An underlying fear many people have even if they do not talk about it is the possibility of future memory loss. Alzheimer's disease is the most famous type of dementia; however, many types of dementia exist. We want to think it will not happen, but it is a reality American family face all the time.
We all have experienced the time we cannot find the right word or forget why we went into another room. It can be scary, but soon we remember and move on with our day. Does forgetfulness really mean cognitive decline? Is a little memory loss really normal?
Every part of our life is affected by the consequences of cognitive decline. Once you start experiencing memory loss, it is too late to plan. The problem is the crisis has already begun. As memory loss advances, we lose our independence. Over a little time, our family will not want to leave us alone. We will require supervisory care. The long-term care that dementia requires can last a while if we have otherwise good health.
Dementia Care is Emotionally and Physically Exhausting
When family members become our caregivers the stress and burdens placed on them will be tremendous. Taking care of a loved one with dementia is emotionally exhausting and physically demanding. Finding the time to be a caregiver and maintaining a job and other family relationships is problematic at best.
Our occasional memory lapses are usually nothing. However, when normal forgetfulness becomes more frequent, it needs to get our attention. Generally, you want to rule out common benign reasons people have memory lapses.
Harvard Medical School's health blog has shared seven common causes of forgetfulness that have nothing to do with dementia or Alzheimer's. These are things we can do something about to better our memory and quality of life. Here are four of the seven Harvard notes:
- Lack of sleep - Yes, we lead busy lives. Between work and family, many of us burn that candle on both ends. You can make time for more sleep, and you will see immediate health and memory benefits.
- Drugs - There are prescription medications whose side effects bring memory loss. Some of these drugs are common like blood pressure medications, and anxiety or depression medications are a few of the many drugs that can cause, in some people, forgetfulness. You can see the list of some of these medications by clicking here.
- Thyroid - An underactive thyroid can also affect your memory and disturb your sleep. Your doctor can perform a simple blood test to see if you have this issue.
- Alcohol - Your short-term memory can be affected by drinking too much even long after you sobered up.
What is Normal and What is Dementia?
What is normal forgetfulness? There is a level of absentmindedness that is normal. We often just don't focus on things being said. Perhaps it is a lack of interest, or you are paying attention to something else. If we don't care to remember, our brains won't bother.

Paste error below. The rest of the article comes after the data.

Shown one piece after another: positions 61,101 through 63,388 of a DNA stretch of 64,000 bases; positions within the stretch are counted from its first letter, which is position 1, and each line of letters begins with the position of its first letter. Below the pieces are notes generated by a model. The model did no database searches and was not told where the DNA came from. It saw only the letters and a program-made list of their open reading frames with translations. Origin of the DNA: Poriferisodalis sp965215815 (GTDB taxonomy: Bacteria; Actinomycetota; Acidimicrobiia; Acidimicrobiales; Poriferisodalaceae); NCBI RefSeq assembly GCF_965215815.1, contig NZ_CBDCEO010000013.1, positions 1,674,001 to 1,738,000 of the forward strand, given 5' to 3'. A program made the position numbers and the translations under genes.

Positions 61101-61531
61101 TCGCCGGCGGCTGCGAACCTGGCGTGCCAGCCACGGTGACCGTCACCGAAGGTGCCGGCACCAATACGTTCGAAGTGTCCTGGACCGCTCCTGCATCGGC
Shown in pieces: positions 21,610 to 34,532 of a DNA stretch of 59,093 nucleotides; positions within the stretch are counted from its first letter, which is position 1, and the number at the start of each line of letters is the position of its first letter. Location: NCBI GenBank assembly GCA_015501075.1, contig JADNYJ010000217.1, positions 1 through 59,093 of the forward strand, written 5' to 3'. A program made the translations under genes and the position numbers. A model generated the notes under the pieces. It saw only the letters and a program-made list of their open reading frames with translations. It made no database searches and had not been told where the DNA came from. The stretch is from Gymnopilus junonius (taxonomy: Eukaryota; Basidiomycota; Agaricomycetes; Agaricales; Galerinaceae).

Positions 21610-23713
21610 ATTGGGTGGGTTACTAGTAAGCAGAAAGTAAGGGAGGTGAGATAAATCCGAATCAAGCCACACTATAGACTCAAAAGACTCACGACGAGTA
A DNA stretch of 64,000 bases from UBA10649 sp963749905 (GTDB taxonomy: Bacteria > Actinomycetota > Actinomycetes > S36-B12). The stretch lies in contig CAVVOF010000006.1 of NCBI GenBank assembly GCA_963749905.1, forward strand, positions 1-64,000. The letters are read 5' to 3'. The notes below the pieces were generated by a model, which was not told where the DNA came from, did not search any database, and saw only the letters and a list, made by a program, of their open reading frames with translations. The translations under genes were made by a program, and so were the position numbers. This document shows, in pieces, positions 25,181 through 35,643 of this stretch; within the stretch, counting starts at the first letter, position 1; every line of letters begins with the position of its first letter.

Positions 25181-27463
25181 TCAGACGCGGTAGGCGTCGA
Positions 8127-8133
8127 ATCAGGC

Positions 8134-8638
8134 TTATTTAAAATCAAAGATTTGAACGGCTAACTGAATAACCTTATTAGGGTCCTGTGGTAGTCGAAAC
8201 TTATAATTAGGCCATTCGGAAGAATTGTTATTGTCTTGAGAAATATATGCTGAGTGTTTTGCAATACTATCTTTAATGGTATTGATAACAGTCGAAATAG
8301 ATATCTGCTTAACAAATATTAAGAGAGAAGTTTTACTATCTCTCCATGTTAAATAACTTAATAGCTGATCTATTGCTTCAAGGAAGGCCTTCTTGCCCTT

Harvard says our memories have a "use-it-or-lose-it" quality. Our memories that are called up and used frequently are least likely to be forgotten. Unless you worked in a library all your life, do you recall how the Dewy Decimal System works?
The National Institute on Aging shared this infographic on what is normal and what is not normal.
There are seven normal memory problems we face according to Harvard. Click here to read more about them.
Did You Prepare for the Consequences of Aging?
The problem with getting older is we are often not prepared. Not everyone saves money for their future retirements. Participating in your employer's 401(k) or other retirement accounts would help you financially in the decades ahead. Yet not everyone does. Do it and do it young. The power of compounding is tremendous.
You probably want to have an enjoyable and pressure-free future retirement. You might think it years away. You might think you can wait until you get older to start thinking about it.
No, it would be best if you thought about it now. Preparing for your retirement takes action. It isn't necessarily difficult to do, but you must have the desire to take the action required to make it happen.
Preparing your family and finances for the financial costs and burdens of aging is an essential part of retirement planning. Since the costs of long-term care services are expensive, you need to prepare for these costs so that it won't change your lifestyle and legacy.
Affordable Long-Term Care Insurance, even a small policy, will provide you with guaranteed tax-free benefits giving you access to your choice of quality care in your home or in a facility.
But Long-Term Care Insurance is more than just about money. It gives you the power of independence instead of the dependence many people face when they have failed to address these concerns.
The time to get a policy is before your retirement, ideally in your 40s or 50s. You can make as many excuses as you like. However, if you take the few minutes and do the research, you will see that you can have an affordable plan in place and give you and your family the peace-of-mind you deserve.